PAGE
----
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Elizabeth balks at bridge assignment

Cindy Shegan Keeley | Daily News
The Public Utility Commission rejected Elizabeth's appeal and ruled that borough police must enforce the weight limit on the Route 51 Elizabeth Bridge.

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Friday, Oct. 25, 2013, 4:26 a.m.
 

Elizabeth officials are seeking relief from the Public Utility Commission's plan to have borough police enforce the weight limit that PennDOT has imposed on the Elizabeth Bridge.

“They wanted us to be responsible for the enforcement of the posted limit,” Elizabeth council president Monica Glowinski said. “We just do not have the capacity to do that.”

And as a result of a bureaucratic mistake, the borough will have to repeat its appeal of the PUC's request.

A letter issued by PUC secretary Rosemary Chiavetta on Sept. 16 proposed that “Elizabeth borough and West Elizabeth borough and/or the Pennsylvania State Police enforce the posted maximum load limit established herein, enlisting the assistance of the Commonwealth Weight Enforcement teams, if necessary.”

The PUC is getting into the act because of concern for Norfolk Southern and CSX tracks under the bridge. CSX trains run through Elizabeth; Norfolk Southern runs through West Elizabeth.

The burden would be on Elizabeth police to enforce the limit — 32 tons on single trucks and 40 on combination vehicles — because they patrol both boroughs.

“The result of this enforcement and the related detour is heavy commercial traffic through the borough, which has already caused significant property and economic damages to borough citizens,” Elizabeth Solicitor Pat McGrail wrote in an appeal to the PUC dated Oct. 16.

McGrail's letter and other information is posted on the PUC's website with the docket number M-2013-2382620.

The docket was established less than two weeks from the date that PennDOT posted weight restrictions on the bridge.

Glowinski said the borough has not heard back from the PUC, but PennDOT since has made a complaint that was noted in a subsequent PUC letter.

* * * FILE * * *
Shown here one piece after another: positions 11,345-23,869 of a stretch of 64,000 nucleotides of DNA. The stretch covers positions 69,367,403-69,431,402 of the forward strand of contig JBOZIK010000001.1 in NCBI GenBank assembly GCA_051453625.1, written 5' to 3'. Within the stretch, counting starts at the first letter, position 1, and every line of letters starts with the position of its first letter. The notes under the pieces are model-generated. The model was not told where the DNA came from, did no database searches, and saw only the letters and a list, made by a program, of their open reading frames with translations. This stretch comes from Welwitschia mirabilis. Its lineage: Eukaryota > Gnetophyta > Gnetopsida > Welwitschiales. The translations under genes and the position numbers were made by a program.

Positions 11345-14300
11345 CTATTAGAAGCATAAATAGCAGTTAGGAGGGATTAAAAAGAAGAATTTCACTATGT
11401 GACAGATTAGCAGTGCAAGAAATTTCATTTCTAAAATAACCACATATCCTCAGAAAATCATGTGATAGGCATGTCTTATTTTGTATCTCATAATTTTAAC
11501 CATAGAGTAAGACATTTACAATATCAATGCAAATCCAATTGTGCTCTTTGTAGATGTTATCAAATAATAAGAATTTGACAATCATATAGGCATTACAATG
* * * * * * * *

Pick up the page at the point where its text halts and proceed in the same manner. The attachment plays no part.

“We have determined that (the earlier) letter inadvertently failed to make the Pennsylvania State Police a party to this proceeding,” Chiavetta wrote in a letter dated Monday.

“Considering the commission is issuing a corrected secretarial letter that includes an additional party to this proceeding, the commission will take no action on Elizabeth borough's petition,” Chiavetta wrote.

“However, Elizabeth borough may file a new petition for appeal from staff action with regard to the corrected secretarial letter.”

In any case, the borough and solicitor argue the onus for enforcement falls on state police.

“Municipal police jurisdiction does not extend to a state highway except under specific circumstances,” McGrail wrote in her first appeal.

“Instead, enforcement of the weight limit falls squarely within the responsibility of the Pennsylvania State Police.”

A hearing could take place but not until all parties comply with the order.

“Upon completion of the work herein ordered, a formal hearing be held, if requested, to elicit testimony from all affected parties relative to the costs incurred by the parties in performing work in accordance with this letter,” Chiavetta wrote.

At the borough council meeting on Tuesday, officials expressed concern over the willingness of state police to assist in monitoring the weight limit.

State police officials in Pittsburgh and Washington, where Troop B's headquarters cover the Belle Vernon barracks, could not be reached for comment at presstime.

Patrick Cloonan is a staff writer for Trib Total Media. He can be reached at 412-664-9161 ext. 1967, or pcloonan@tribweb.com.

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